Profiling Lander University

Lander University is a state supported four year institution in Greenwood, South Carolina. The regional university was founded in 1872 as Williamston Female College, a private institution in Williamston, South Carolina. After the college moved to Greenwood, it was renamed in 1904 after its founder, Samuel Lander. Men were first admitted to the college in 1943. Today the campus occupies 123 acres and has a mix of older and newer buildings. Many of the university’s facilities have been upgraded or expanded in recent years.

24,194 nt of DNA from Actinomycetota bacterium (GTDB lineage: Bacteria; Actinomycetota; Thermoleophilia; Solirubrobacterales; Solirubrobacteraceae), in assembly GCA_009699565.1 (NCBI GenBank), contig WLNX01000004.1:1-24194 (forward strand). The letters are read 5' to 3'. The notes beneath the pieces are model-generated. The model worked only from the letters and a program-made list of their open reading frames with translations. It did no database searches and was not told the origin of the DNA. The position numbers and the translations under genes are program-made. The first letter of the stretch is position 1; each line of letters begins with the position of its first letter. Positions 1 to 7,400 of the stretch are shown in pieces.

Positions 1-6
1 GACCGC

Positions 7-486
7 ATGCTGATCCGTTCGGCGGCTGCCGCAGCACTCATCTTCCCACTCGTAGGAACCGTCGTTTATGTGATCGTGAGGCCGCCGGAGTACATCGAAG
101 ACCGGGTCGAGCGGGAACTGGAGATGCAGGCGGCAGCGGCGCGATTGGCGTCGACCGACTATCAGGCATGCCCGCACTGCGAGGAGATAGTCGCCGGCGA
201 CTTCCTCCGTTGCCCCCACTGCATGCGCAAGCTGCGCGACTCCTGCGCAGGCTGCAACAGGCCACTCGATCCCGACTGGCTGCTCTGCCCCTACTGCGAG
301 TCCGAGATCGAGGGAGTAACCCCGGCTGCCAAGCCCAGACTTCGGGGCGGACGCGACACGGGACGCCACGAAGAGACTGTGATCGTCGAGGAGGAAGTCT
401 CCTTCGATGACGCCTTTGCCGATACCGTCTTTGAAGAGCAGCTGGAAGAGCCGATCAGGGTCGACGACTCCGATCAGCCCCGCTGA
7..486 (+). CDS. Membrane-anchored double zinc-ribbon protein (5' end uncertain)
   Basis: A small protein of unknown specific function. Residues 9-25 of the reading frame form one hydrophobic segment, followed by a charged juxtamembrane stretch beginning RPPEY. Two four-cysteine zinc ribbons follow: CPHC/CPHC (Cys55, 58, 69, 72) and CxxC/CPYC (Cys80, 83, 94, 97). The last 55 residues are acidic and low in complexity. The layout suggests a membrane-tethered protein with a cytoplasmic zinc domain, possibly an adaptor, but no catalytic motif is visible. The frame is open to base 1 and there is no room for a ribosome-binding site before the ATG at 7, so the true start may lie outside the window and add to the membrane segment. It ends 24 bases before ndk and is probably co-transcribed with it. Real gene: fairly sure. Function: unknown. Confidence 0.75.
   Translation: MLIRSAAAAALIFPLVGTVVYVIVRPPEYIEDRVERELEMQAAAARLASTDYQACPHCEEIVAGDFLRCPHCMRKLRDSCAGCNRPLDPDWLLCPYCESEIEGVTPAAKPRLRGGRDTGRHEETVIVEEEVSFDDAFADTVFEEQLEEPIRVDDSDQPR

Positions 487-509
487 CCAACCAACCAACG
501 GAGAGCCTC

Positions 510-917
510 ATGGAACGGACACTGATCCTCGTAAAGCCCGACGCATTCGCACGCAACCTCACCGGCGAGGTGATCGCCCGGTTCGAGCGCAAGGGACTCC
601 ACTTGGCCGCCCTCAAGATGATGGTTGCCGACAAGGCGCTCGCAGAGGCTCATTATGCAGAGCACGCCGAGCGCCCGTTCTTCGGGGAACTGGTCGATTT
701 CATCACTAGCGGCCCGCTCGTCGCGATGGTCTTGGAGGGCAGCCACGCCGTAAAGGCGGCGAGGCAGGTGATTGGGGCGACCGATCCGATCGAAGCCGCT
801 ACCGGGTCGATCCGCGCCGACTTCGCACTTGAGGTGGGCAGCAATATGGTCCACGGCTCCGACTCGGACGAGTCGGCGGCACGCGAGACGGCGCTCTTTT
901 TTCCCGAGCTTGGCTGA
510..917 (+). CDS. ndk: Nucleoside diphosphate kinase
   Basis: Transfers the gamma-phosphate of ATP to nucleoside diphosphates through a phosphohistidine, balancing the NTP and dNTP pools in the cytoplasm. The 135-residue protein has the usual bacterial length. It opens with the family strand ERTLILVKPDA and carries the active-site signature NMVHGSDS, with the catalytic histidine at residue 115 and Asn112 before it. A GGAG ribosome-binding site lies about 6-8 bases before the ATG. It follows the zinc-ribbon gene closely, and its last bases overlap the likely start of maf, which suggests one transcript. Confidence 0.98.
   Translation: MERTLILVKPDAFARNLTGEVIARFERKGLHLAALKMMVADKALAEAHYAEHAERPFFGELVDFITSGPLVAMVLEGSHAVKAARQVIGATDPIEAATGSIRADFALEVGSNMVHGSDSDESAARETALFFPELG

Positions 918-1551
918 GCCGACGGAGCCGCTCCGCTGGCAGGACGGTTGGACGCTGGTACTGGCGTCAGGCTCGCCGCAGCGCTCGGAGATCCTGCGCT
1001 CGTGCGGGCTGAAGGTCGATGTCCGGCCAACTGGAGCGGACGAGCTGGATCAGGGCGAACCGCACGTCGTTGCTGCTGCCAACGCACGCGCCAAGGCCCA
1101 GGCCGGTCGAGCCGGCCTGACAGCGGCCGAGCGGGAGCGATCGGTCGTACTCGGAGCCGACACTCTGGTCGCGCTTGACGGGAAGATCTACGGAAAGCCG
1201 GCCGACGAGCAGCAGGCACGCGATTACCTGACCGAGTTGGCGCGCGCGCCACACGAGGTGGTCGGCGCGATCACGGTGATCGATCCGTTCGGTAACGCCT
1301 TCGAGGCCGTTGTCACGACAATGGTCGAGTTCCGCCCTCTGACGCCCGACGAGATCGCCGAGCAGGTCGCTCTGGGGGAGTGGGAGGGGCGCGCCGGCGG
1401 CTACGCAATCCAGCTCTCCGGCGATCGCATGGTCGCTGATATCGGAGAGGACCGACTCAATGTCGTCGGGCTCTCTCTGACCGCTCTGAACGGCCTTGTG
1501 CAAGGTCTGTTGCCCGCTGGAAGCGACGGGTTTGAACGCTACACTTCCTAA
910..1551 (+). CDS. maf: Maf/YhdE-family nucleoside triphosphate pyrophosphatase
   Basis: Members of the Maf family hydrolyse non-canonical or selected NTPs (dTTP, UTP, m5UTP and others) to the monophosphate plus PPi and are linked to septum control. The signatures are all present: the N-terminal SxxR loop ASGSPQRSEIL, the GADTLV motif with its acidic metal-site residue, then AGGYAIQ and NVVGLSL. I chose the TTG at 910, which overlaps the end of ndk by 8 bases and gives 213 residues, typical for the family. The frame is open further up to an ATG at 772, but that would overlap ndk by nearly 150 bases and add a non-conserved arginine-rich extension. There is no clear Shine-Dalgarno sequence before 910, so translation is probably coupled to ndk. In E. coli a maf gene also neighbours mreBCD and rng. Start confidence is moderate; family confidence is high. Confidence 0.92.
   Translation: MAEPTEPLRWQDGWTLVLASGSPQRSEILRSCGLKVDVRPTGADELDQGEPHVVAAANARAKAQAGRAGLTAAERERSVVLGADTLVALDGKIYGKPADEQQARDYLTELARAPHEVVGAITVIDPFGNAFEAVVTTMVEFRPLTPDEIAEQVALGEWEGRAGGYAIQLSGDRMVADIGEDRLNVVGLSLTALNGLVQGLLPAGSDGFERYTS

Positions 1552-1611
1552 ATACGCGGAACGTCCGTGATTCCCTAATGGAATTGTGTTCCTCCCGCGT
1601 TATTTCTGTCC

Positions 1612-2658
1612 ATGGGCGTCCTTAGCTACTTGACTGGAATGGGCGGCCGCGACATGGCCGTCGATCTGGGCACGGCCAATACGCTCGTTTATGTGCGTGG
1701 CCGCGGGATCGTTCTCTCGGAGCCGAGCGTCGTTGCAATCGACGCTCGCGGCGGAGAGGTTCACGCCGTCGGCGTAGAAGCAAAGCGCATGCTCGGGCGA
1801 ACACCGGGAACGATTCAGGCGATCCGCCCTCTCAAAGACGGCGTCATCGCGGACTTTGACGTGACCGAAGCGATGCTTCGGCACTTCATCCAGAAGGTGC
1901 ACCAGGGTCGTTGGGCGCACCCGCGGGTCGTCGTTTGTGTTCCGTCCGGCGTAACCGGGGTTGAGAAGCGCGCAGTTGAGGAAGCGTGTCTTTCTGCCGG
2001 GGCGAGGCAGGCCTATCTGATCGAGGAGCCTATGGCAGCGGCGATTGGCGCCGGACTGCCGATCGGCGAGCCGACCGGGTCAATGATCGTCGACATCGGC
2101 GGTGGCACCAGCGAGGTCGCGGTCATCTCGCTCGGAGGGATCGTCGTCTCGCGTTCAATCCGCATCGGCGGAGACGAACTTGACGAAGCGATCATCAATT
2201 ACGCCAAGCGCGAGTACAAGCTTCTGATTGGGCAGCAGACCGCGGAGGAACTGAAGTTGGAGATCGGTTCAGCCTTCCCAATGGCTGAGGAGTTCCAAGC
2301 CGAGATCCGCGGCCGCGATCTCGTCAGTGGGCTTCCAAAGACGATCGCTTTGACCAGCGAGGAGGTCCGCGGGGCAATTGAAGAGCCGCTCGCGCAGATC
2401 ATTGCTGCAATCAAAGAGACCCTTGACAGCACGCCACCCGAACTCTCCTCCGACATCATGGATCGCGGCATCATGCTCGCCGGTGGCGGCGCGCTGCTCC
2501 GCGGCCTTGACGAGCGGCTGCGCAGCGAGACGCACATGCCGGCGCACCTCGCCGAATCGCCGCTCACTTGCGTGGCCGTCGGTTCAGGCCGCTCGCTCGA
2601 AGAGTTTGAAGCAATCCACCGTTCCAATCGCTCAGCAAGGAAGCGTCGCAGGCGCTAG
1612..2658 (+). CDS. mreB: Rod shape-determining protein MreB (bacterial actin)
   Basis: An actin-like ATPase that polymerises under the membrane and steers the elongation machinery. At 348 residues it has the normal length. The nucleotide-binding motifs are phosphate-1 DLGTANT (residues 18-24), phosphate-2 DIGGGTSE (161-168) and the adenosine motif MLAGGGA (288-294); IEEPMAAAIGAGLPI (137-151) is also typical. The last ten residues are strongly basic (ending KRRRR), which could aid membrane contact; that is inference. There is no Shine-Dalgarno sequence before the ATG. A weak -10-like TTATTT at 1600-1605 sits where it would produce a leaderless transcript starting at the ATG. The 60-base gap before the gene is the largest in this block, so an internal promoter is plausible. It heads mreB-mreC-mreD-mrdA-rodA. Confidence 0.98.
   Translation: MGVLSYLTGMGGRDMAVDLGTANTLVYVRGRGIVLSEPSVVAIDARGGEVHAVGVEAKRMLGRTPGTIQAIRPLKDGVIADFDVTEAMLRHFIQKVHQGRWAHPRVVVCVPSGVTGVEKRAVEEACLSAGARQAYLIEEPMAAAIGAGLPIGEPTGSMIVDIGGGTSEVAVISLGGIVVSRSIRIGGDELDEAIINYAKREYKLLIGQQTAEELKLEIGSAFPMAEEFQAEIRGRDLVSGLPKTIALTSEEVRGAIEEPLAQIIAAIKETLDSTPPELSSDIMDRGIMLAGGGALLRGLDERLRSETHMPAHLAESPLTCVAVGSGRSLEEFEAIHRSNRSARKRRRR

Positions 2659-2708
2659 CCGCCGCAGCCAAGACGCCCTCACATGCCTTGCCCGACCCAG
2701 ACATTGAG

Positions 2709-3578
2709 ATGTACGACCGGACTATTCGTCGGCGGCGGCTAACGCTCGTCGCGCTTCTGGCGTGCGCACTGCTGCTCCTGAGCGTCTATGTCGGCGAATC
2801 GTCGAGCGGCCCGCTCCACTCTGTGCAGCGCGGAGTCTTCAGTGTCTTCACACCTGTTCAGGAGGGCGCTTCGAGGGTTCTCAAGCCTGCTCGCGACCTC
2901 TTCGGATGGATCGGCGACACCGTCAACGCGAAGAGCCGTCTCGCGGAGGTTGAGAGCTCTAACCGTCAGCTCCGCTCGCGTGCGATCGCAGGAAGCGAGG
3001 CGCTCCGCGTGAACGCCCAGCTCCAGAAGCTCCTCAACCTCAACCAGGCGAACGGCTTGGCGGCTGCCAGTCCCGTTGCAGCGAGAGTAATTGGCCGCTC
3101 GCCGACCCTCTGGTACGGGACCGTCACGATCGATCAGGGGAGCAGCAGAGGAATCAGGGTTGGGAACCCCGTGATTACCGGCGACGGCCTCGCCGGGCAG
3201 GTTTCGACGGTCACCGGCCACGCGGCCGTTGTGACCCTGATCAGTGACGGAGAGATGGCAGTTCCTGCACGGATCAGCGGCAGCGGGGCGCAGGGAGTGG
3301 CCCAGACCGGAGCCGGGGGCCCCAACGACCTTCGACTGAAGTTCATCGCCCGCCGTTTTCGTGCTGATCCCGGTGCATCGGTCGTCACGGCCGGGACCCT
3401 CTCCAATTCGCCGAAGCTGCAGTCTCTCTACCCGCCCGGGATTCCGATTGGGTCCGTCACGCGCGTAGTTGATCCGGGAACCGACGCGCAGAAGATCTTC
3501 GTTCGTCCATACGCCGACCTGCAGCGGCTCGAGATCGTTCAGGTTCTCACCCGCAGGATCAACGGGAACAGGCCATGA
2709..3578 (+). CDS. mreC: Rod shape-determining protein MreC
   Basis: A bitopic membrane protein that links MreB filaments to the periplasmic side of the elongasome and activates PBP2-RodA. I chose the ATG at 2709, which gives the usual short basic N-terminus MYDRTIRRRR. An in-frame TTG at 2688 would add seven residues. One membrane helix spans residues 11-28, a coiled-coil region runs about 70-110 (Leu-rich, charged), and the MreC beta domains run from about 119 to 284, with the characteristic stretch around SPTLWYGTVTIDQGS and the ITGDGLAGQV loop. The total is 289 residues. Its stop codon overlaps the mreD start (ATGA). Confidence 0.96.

The university enrollment is 3,000 undergraduate students, with an average class size of 22. The small class size and low student/ instructor ratio gives the institution the feel of a small private college. Lander University has undergraduate degree programs in 60 academic areas. Major areas of concentration and study include biology, chemistry, business administration, computer information systems, early childhood education, elementary education, special education, English, music, nursing, political science, and visual arts. There is a dual engineering degree program with Clemson University. Lander University offers a number of pre-professional programs including pre-law, pre-medicine, pre-dentistry, pre-pharmacy, pre-veterinary medicine, pre-physical therapy, and pre-occupational therapy. A criminal justice management degree is available as an online program. Three Masters Degree programs are offered at Lander University. The Masters programs that can be earned are a Master of Arts in Teaching in Art Education, a Master of Education in Teaching and Learning, and a Master of Education in Montessori Education. Lander University is the only institution in South Carolina offering undergraduate and graduate programs leading to a national certification in Montessori Education.